New Boston top cop on leave over domestic abuse allegations


BOSTON (AP) — Boston’s new police commissioner was placed on leave late Wednesday after domestic violence allegations from more than 20 years ago surfaced days after he was elevated to the job.

Dennis White was sworn in as the city’s top cop on Monday after William Gross, the city’s first Black police commissioner, abruptly retired. White, a 32-year veteran of the department, previously served as Gross’ chief of staff.

White was placed on administrative leave after The Boston Globe raised questions about allegations found in court documents that White pushed and threatened to shoot his then-wife. A judge issued a restraining order against White in 1999, ordering him to stay away from his wife and children and surrender his service weapon, the newspaper reported.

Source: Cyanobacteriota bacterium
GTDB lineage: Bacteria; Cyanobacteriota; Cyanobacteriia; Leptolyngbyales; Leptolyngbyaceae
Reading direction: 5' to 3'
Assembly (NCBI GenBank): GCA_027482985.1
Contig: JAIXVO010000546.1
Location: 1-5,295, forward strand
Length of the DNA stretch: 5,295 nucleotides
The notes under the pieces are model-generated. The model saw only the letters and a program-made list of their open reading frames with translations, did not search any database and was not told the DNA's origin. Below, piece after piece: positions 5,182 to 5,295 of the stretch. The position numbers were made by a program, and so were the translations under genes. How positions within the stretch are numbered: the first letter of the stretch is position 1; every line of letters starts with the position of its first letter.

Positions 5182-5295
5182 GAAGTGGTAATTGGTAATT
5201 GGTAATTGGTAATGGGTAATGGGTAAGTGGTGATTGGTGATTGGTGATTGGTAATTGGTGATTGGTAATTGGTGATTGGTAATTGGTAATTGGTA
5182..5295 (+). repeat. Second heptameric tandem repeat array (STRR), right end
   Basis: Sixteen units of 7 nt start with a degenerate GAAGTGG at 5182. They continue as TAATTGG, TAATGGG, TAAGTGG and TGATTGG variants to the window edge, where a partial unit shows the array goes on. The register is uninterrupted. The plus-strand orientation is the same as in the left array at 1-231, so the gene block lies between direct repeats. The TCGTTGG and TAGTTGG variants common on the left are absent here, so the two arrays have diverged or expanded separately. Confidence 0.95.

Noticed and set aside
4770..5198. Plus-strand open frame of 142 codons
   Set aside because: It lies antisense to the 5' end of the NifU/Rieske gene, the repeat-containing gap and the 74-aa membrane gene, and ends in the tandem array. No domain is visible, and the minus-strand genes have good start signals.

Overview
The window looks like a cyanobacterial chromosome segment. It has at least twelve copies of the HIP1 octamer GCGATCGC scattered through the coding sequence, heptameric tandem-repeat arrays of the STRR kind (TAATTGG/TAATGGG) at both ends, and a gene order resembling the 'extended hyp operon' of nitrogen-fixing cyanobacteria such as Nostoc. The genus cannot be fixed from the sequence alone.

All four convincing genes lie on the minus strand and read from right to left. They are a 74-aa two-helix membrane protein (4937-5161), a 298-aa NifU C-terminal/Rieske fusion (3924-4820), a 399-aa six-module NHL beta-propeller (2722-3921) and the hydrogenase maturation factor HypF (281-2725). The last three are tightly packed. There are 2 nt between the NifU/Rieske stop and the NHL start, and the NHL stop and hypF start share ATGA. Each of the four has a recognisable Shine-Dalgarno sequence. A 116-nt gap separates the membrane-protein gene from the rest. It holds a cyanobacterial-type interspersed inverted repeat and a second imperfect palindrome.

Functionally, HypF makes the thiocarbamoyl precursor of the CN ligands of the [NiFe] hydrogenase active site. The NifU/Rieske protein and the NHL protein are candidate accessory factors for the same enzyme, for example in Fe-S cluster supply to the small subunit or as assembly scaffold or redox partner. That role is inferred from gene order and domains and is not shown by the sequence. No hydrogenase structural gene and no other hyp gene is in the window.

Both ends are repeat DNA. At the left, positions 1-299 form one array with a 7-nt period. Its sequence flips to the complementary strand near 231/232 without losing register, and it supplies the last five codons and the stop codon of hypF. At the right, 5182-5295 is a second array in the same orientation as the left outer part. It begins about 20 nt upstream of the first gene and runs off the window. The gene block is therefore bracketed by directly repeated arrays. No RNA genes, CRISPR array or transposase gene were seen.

White denied the allegations at the time, the Globe reported. The police department referred questions to the city and it was not immediately clear if White has an attorney to speak on his behalf.

Mayor Marty Walsh said in an emailed statement that White “was asked to quickly step into the role of Police Commissioner” and that neither he nor his staff were aware of these “disturbing issues.” Walsh said lawyers will conduct an investigation into the allegations.

Superintendent-in-Chief Gregory Long will serve as acting commissioner, the mayor said.

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